Advertising the Hidden Cost of Professional Sports
When it comes to assessing the cost of sports and what they bring to us, the viewers, there are a couple of major factors that get touched on, and then forgotten. There are some very intriguing facets of different sports and how they are managed, and advertising those differences can make things very interesting for the casual observer.
Take football in the USA. Did you know that it many team stadiums are actually tax payer funded and leased to the team owning them through the city? But the cost of building, and in some cases maintaining, those stadia are thrust onto the taxpayer.
While this has the huge benefit of making a population feel immensely close to their local team, it has unseen costs that affect their cost of living, and that does not even begin to touch on the cost of concessions and ticket fees for the sporting events at the stadia they paid for.
Let’s hop the hop to Europe where soccer is king. Most soccer stadia all over Europe are self funded. This means that the club the team belongs to fund the construction and additions of its own stadium. They also control the costs of running the club and the funding mechanisms for it.
One of the key differences however is the supporters’ groups that attach themselves to each soccer club. Take Manchester United Supporters Trust (MUST) as a prime example of how the club’s fans can have a say in how the pricing and operation of a soccer club can be governed. It is by no means a democracy, but in these cases the supporters get to be heard and even have their opinions implemented at regular board meetings.
The other big point about professional athletes in regional popular sports is the cost of new players. Take Paul Pogba: former Manchester United Youth Academy product, current Juventus player and France international player. He is being mooted for a move back to Man Utd at over 100 million Euros. That does not include his pay packet, which is estimated to cost around 210 thousand British Pounds per week.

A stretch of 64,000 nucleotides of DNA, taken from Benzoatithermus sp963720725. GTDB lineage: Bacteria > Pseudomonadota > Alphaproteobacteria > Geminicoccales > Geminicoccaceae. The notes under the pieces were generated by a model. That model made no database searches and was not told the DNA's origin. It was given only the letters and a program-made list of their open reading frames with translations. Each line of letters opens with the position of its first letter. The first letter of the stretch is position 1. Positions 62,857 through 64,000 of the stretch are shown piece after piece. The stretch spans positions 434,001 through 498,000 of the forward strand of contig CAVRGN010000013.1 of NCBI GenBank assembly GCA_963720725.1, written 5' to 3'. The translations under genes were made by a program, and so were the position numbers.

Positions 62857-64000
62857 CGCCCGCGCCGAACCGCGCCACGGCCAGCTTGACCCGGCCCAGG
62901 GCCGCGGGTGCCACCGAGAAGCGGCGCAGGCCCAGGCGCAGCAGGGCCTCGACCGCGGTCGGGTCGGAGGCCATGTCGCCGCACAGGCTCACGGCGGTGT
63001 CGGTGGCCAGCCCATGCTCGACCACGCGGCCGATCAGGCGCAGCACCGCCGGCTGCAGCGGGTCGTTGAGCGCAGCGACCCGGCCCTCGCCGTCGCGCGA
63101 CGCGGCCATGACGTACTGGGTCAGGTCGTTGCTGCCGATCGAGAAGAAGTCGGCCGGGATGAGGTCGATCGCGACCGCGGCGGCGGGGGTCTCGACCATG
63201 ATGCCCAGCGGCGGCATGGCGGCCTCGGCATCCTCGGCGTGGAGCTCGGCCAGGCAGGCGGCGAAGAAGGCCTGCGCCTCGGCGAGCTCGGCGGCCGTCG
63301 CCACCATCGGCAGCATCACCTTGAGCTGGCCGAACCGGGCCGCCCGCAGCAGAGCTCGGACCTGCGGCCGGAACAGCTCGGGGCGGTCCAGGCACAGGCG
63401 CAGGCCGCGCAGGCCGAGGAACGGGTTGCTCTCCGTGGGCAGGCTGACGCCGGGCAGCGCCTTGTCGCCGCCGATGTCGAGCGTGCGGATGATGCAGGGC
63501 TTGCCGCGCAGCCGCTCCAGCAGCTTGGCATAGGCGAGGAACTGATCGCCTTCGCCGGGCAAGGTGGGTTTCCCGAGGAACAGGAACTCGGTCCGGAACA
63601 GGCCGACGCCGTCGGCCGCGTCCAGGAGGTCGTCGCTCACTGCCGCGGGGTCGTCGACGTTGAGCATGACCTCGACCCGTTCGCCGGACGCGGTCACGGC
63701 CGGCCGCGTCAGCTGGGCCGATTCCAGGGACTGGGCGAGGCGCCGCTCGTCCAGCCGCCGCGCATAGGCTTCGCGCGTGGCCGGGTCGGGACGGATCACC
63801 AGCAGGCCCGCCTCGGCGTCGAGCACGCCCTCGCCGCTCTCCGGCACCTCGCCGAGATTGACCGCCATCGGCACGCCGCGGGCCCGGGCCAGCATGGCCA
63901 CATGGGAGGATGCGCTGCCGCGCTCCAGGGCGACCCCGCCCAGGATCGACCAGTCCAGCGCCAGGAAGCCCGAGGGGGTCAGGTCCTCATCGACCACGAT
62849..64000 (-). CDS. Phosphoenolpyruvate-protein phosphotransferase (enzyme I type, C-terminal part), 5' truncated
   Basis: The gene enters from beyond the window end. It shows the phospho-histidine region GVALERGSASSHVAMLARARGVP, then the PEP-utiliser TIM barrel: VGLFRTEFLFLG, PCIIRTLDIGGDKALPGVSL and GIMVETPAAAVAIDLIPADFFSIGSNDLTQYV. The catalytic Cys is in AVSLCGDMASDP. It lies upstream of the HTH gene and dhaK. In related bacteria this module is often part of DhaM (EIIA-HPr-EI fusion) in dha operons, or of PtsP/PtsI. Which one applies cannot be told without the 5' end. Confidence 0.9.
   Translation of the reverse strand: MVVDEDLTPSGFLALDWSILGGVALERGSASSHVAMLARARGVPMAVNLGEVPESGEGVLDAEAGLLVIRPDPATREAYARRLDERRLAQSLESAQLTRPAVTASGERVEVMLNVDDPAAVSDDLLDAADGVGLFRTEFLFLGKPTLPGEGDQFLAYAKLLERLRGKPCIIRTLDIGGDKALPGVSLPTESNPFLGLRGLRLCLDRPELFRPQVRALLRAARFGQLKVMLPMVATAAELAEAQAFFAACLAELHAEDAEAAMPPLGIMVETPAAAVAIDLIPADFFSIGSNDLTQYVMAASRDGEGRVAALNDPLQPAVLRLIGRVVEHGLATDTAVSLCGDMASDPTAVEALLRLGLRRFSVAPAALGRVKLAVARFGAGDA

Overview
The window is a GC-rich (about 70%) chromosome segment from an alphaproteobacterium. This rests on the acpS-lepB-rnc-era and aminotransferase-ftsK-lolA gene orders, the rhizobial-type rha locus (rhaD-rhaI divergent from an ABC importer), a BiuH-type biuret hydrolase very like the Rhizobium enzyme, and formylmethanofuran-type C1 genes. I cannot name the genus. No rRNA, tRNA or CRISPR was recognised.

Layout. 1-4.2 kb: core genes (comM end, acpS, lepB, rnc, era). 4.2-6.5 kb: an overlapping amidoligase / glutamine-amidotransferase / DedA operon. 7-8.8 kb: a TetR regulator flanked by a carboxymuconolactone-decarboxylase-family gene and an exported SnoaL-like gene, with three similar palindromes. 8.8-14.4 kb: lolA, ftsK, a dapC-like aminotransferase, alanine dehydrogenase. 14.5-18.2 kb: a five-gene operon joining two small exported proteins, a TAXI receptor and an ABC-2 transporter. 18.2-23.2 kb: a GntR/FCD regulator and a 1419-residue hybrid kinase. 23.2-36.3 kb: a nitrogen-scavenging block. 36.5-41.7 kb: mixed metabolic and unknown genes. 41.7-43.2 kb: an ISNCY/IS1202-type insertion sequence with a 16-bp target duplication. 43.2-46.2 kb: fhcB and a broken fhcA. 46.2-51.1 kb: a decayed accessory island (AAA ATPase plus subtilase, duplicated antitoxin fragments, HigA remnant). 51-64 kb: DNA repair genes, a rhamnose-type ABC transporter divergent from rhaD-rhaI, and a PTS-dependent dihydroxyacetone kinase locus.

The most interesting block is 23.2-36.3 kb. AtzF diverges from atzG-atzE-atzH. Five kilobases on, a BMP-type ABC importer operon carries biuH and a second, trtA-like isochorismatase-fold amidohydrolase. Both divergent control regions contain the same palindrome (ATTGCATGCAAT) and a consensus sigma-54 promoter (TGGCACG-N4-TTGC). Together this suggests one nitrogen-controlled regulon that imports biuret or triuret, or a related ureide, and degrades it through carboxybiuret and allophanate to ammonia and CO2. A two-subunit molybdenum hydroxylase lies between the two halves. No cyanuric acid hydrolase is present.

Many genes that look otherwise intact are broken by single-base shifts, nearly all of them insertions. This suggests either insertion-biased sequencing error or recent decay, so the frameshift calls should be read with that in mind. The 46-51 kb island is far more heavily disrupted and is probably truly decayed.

Look back on Cristiano Ronaldo’s move from Manchester United in 2009, and that was a then world record fee of 80 million British Pounds. Again, not including salary packets.
Looking at Football in America, Baseball and Tennis as some of the world’s most popular sports, and you can see that there is a massive amount of money and inflation in what we pay our favorite athletes.
Now, I am not saying they don’t deserve it. The entertainment and the joy they bring their loyal followers and fans each week is immeasurable. It is however a commentary on the society we live in, where it is ok for the English Premier League to sign a contract for Television Airing rights worth upwards of 3 billion dollars for a short contract duration.
This drive in income growth and monetization is killing the grassroots clubs and player development.
Looking back, advertising players like Ronaldo and Quaresma was something done to a specific handful of clubs, while even farther back there was less international importing of talent. Think the 60’s with George Best, Dennis Law and Bobby Charlton. Any Scot or Englishman will recognize those names as three of the best attacking soccer players ever.
Now, with the ability to promote anyone in a manner of seconds and the rising inflation of television viewing markets and the cost of attending games rising annually, it become more difficult for the average supporter to attend his or her team’s games. This is the true effect of the rising cost of athletes and television ratings.
Instead of attendance costs lowering as more money comes in, these teams are being operated as more business oriented machines, instead of places where fans can come together to celebrate the players and teams that they love and have grown up watching.